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Screw Auger Falls: Earthcache EarthCache

Hidden : 12/11/2011
1.5 out of 5
1.5 out of 5

Size: Size:   not chosen (not chosen)

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Geocache Description:

Another of our favorite places. There is plenty of parking and there is a fee. Follow the trails along the river to the site. There is a railing along the river at this point. Picnic tables are provided,so bring a lunch and make it a day of exploring and learning about how the gorge was formed.

The last glacial episode in Maine began about 25,000 years ago, when the Laurentide ice sheet moved south spreading across New England and Eastern Canada. During its peak development, this ice sheet was centered over northern New England and the Maritime Provinces. This glacier became thick enough to cover Maine’s highest mountains as it slowly flowed to the southeast into the ocean. The ice itself was thousands of feet thick, with its massive weight shaping the land as it moved along. Climatic warming forced the Laurentide ice sheet to stop and begin to recede as early as 21,000 years ago. This melting of the ice sheet released more water than is possible to imagine. Some 12,000 years ago, melting glaciers influenced patterns of stream flow, while vastly increasing water runoff and its erosive power. Grafton Notch is a drainage divide for the Bear River to the south and the Swift Cambridge River to the north. The glacier blocked off the notch to the north causing even more water to flow southward. This increase of water with sand, gravel and rock released from the ice as it melted, started cutting into the granite forming potholes. Over thousands of years these potholes widened, deepened and merged to form the narrow, twisted gorge that you see here today.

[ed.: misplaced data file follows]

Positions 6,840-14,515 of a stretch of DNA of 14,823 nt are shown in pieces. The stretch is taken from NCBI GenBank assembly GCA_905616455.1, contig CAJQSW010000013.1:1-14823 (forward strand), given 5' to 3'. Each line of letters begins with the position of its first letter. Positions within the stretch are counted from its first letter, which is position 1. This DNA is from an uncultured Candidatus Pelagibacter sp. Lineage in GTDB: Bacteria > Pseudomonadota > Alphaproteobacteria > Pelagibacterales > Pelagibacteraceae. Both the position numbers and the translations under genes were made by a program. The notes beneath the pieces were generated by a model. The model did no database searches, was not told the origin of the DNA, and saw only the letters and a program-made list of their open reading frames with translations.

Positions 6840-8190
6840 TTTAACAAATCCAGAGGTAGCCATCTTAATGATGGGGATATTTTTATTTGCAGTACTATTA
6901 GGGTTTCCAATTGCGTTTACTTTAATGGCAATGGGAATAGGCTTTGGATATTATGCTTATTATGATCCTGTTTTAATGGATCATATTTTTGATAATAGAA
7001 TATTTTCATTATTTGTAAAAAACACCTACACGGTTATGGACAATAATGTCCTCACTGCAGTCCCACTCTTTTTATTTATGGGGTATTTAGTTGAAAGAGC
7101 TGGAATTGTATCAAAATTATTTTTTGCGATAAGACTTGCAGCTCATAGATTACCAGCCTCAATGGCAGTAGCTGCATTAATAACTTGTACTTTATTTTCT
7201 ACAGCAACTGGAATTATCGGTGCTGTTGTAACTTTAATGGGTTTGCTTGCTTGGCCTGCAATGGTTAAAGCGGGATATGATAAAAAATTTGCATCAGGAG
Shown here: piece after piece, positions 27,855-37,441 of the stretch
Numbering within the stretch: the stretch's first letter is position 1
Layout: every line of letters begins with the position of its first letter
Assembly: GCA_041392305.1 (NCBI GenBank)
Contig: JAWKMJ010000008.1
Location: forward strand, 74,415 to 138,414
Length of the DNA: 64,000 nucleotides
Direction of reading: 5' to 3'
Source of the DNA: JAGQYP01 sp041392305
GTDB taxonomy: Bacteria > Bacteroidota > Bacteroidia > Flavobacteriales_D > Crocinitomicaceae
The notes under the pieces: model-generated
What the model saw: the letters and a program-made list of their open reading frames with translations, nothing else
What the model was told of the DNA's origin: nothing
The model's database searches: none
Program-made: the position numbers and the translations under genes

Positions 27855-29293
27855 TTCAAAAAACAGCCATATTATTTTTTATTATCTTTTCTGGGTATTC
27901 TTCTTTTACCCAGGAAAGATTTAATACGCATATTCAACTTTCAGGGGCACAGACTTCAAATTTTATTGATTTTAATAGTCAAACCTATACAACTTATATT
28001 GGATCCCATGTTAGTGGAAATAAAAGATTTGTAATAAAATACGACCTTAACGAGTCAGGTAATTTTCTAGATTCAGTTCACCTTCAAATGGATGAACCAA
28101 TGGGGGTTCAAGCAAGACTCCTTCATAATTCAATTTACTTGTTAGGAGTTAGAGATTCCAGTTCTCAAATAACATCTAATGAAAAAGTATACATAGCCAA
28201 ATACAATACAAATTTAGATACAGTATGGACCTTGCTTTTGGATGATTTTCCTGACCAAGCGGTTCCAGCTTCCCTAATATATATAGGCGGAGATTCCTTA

Imagine the force the water, rock and sand must have had to form a land feature like this one.
Remember this is an earth cache and there is no physical container just an interesting earth science lesson.
Questions: Email us the answers to the following.
1- What is the name of the sculptor of the falls?
2- At the GZ there is a crack in the stone at your feet, about how wide is it? What shape is it? What do you think opened it up?
3- There is also a large pot hole at GZ, the wall of it looks like it was made of stacked stone. Email me a description of the feature that stands out most.
Optional:Please post a picture of so everyone can see what you liked about the area. It also makes a record of this special spot at different times of the year.

Additional Hints (No hints available.)